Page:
Joann Woolley : For both, you're right, because as the parents are learning alongside them, you do want to start off with a small number, so you don't inundate yourself so much, and you want it to be fun, so start with a small number you can feel confident, and once you've built your confidence, you're going to get excited, just like the child, and will want to be growing your vocabulary, because look at how much they're curious about, look at how much they care about, all these things that I never would've known, and you're going to continue to grow right alongside them if you start it off with the fun stuff.
Johner Riehl : What are some of the basic signs that you tend to start with in your class?
Joann Woolley : Great question. These are the ones that are sure winners in our class: “milk”, because that can be a form of bonding, which for an infant is play. Think of milking a cow, how do you grow to grab the uterus?
KC Wilt : So milk looks like you squeeze your hand...
Joann Woolley : For any breastfeeding moms I say “Well, guess what, we know that babies will squeeze the boob in order to get more milk expressed”, so I say, for babies, it's very clear for them that that's milk.
KC Wilt : OK. And you know what? I'm fine with that because they want to eat, that's the first sign - “Give me some milk”.
Joann Woolley : Yes, yes. “Bath” is another good one, so you want to take your two fists and scrub your body up and down. And what baby doesn't love a bath? Yes, I mean babies love baths.
KC Wilt : It reminds me of saying “Do you want to go to a walk” to my dog, she starts flipping out.
Joann Woolley : See, yes, exactly! In fact, with “bath” my son – I told you he didn't sign until he was 7-months-old – but he understood lots of signs, and I thought it in my mind that he understood them, 'cause he'd give me facial cues, receptive understanding. Well he crawled really early, he crawled at 5-months-old, so one day I asked him, “Do you want to go out for” and then I silenced my mouth and show him only the sign, and he crawled for the stairs, like nobody's business, to go up for a bath. And I was like, “He does! He understands! OK, good!” So the understanding always comes first, I want to at least throw that in there. They understand it first, just like with verbal words. Understand first, then they'll start to use it on their own. Alright, so we got “milk”, we got “bath”, “music”!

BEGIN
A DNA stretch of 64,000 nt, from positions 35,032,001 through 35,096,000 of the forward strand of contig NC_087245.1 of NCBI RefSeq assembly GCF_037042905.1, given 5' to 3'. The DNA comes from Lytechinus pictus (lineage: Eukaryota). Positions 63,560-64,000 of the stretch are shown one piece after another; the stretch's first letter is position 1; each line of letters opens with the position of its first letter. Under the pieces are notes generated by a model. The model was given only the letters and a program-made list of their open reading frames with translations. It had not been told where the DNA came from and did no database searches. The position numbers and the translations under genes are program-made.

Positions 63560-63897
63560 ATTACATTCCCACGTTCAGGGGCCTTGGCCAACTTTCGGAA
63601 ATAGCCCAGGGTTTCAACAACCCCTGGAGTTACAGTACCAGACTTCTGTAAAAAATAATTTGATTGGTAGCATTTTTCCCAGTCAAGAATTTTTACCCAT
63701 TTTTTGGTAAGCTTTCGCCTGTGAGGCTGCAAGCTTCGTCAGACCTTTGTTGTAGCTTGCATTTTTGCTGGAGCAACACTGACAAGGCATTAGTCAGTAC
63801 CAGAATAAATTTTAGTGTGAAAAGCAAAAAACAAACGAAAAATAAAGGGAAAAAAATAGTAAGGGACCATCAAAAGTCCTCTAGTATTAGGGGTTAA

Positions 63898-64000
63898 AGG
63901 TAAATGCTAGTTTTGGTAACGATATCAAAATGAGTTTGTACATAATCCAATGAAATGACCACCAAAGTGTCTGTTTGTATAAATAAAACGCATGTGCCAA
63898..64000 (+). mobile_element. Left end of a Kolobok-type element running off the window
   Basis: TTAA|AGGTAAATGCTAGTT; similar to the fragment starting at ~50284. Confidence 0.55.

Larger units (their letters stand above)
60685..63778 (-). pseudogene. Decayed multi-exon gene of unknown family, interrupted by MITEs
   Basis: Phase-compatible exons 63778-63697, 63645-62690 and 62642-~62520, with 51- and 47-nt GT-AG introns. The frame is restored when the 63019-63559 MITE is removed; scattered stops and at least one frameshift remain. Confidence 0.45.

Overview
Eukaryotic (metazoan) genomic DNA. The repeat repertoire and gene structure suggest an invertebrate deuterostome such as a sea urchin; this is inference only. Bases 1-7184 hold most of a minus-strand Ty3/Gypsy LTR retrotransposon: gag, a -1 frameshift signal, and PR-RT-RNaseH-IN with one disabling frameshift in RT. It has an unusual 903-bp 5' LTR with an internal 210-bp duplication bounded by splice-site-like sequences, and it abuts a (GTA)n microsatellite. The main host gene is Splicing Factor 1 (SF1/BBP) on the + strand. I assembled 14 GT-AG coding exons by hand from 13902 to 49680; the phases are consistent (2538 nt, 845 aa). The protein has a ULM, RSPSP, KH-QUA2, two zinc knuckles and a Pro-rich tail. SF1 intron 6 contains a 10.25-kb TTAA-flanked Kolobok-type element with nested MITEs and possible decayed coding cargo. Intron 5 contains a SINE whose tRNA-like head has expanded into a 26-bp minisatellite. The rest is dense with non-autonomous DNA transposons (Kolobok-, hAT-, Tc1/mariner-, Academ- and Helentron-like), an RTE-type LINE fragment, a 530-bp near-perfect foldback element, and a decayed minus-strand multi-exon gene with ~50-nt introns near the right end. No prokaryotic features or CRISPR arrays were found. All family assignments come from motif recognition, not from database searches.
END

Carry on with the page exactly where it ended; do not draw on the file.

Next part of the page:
KC Wilt : Music?
Joann Woolley : I mean, we pretty much all enjoy music in one form or another, so that's another awesome sign.
KC Wilt : What's the sign for that?
Joann Woolley : So you take your open hand, and almost like a conductor, over your other arm that's in front of you, back and forth, swinging back and forth.
KC Wilt : It's like a connector.
Joann Woolley : Yes. “Raddle”, we tend to have raddles for our little ones, and the fact that the raddle makes this awesome sound when they shake it, you're just acting like you're holding the raddle and you're moving it back and forth. Shake shake shake.
KC Wilt : So it can be “potty”?
Joann Woolley : Potty actually is with a “t”.
KC Wilt : Ok, with a thumb in-between.